Casa de Musica
The majority of people would list Palacio del Condestable as the finest building in Colindres, despite having lain in ruins ever since an attack by French pirates in 1639; but for us the modernist Casa de Musica is by far the better structure.

Laredo is reached 15.7km from the start and hosts the first of the stage's two intermediate sprints beginning on the Calle del Duque de la Ahumada as it heads into the Plaza Capuchinos followed by the Plaza de la Constitución which is contiguous with the Calles de Revellón and del Emperador. At the end, the road suddenly takes a 180 degree bend and becomes the Calle de las Escalerillas and taking in a sweeping left before a tight hairpin. Gentle right and left bends lead south-west to a junction with the A-8 motorway with the race turning right to continue on the N-634 and along a straight 1.24km stretch into Tarrueza. More unchallenging bends lead to Liendo and Iseca Vieja before the race reaches a pair of very wide 180 degree bends, one left and one right to form a giant S - while the bends aren't a problem, the road does climb quite steeply here and rises almost 60m in 0.64km: a gradient of just over 10%. It continues to rise - more gently now - into the forest and heading south-east to the A-8, then swooping north-east before an easy 90 degree right carries the peloton into a descent and across a fly-over. Having passed by a junction on the left, the road enters a twisty section featuring a medium 90 degree right, medium 90 degree left, gentle right before a 130m straight, then a tight 90 degree left, tight 110 degree right and and a final medium 90 degree left before leaving the forest behind. After following the river for a short way it turns an easy 90 degree left onto a high, slightly curving bridge and turns 90 degrees right onto the CA-151 to head through more forest to Rioseco 33km from the start.

Iglesia de San Vicente, Rioseco (from Sobre Cantabria)
This Rioseco, rather confusingly one of three villages in Cantabria and seven throughout Spain to bear the name, is famous for the 16th Century Iglesia de San Vicente de la Maza, considered to be one of the most beautiful churches in the province. Surrounded on all sides by trees, only the tower and upper part of the roof can be seen from a distance but it's well worth a closer look. Remaining ont he same road, the peloton will pass by the church before reaching Guriezo where they'll turn left at the roundabout for the CA-520. The first climb - Category 3 Puerto de la Granja with 370m of climbing in 7km - begins at this point.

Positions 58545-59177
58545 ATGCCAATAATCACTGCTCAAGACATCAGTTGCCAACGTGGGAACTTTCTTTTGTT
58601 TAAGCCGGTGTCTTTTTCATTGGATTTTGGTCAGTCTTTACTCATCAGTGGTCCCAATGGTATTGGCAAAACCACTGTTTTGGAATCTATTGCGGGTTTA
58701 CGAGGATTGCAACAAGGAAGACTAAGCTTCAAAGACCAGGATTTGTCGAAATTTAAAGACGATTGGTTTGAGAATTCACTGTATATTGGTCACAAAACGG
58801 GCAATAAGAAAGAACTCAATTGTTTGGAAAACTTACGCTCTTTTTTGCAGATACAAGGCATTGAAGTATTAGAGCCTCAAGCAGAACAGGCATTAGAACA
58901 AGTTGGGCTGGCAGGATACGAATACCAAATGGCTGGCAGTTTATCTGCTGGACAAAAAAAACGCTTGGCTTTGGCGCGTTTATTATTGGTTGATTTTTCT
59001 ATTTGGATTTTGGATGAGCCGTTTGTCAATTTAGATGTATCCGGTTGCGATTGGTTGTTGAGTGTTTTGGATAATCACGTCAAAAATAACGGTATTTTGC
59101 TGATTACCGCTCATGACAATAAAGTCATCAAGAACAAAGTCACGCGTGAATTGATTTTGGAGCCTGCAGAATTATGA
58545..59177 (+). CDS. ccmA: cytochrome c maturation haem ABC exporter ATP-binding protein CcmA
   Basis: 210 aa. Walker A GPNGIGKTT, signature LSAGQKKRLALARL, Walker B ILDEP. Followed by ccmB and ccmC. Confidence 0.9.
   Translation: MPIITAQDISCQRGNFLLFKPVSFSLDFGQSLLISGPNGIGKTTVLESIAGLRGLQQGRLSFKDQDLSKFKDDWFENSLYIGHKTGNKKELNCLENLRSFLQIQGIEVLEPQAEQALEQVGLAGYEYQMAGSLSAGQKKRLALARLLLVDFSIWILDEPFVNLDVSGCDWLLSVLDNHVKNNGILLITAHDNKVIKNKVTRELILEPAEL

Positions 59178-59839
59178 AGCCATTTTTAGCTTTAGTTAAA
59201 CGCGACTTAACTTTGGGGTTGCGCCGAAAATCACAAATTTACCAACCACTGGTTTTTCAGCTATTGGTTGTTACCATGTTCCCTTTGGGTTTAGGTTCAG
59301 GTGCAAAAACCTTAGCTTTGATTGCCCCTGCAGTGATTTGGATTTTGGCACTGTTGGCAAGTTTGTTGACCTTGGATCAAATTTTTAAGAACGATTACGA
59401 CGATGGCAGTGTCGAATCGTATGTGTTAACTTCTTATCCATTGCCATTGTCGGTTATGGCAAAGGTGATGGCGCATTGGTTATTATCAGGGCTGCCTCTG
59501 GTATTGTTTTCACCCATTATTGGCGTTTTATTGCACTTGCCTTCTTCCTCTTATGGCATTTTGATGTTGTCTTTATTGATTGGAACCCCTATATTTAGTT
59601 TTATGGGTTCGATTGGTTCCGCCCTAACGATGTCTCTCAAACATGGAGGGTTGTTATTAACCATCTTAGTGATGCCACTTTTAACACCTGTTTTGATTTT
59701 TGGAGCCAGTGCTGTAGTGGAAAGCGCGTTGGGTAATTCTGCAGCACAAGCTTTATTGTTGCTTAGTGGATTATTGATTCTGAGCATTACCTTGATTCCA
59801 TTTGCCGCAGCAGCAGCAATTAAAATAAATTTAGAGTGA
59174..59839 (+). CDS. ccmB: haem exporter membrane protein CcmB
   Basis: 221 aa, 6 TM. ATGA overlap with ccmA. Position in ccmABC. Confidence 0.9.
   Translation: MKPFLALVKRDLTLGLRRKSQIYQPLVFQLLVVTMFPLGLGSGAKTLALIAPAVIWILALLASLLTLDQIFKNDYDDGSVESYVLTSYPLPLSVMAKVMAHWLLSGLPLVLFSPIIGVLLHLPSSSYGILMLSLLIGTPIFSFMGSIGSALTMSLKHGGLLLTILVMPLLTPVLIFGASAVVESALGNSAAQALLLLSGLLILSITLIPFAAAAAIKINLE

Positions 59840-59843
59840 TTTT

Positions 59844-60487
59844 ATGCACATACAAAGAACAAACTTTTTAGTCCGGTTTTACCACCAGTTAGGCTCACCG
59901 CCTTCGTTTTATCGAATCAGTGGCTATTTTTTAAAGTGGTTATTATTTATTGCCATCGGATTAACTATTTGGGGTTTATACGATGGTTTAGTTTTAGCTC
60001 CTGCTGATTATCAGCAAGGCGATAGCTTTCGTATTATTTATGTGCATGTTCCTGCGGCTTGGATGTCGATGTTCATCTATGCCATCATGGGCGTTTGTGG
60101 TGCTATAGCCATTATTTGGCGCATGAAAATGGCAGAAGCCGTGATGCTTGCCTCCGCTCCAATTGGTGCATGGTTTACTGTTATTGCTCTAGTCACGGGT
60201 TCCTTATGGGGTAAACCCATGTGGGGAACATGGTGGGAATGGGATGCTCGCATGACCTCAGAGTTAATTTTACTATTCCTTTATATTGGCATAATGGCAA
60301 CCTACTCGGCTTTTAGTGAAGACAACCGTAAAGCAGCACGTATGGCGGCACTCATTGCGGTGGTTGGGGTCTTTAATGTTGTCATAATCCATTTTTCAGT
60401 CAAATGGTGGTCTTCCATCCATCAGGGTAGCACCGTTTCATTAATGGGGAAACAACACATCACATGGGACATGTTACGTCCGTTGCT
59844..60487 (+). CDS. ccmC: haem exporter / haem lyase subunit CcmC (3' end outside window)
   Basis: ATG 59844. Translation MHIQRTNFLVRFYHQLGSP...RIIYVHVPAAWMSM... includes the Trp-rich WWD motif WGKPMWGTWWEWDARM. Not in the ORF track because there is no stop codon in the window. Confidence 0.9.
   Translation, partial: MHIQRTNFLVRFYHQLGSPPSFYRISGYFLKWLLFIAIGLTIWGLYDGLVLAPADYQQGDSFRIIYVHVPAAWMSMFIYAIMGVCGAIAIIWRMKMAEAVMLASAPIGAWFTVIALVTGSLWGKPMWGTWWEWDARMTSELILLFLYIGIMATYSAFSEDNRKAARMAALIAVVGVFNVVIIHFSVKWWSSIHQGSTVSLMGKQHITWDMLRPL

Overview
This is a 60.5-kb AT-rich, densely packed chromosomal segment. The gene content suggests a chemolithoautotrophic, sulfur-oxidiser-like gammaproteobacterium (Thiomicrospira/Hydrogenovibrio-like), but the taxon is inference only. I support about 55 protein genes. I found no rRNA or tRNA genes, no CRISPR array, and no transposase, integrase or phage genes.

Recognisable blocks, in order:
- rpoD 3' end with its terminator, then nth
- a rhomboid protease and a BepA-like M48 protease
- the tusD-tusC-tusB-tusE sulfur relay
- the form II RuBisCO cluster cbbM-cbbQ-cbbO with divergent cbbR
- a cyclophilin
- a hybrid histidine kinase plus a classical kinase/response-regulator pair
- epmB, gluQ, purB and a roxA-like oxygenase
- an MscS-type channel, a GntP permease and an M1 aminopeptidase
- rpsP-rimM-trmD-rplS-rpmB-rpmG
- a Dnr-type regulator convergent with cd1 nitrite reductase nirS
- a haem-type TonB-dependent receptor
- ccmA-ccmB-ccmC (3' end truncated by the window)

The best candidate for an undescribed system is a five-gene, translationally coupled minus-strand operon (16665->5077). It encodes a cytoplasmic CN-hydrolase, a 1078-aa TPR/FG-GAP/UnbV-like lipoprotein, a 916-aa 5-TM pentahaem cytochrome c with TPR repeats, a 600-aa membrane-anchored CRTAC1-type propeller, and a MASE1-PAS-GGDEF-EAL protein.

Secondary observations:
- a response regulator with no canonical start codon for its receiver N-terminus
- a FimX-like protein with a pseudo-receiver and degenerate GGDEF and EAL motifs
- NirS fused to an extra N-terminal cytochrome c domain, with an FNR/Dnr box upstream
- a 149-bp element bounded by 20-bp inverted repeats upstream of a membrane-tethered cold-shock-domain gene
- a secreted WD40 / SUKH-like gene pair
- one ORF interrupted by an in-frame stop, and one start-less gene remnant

A tight 90 degree right and medium-tight left at Francos lead into a short descent along the straight road to Balbacienta, the road sweeping right to avoid the village as the climb really begins. A 90 degree left lies just beyond the last house on the left, followed by an equally technical right 160m ahead. The first hairpin, a left, comes three-quarters of a kilometre later. A right comes 210m after that, then a left 170m after that and a final right 110m later. All of them are wide and not especially steep, making it a relatively unchallenging section. An easy left/right Z-bend follows, then the race passes straight across two crossroads either side of copse before heading into forest with a medium 90 degree right coming soon afterwards. Medium left/right bends follow before a short straight leading to a medium right/left combination and a straight section up to the next hairpin, another wide one which shouldn't prove testing. The altitude reaches 300m just beyond before a gentle left/right Z-bend. A gentle right as we leave the forest leads us to summit, 42km from the start and 390m above sea level according to the official Vuelta statistics (our ESA statistics reckon it's nearly 20m lower than that, but ho hum).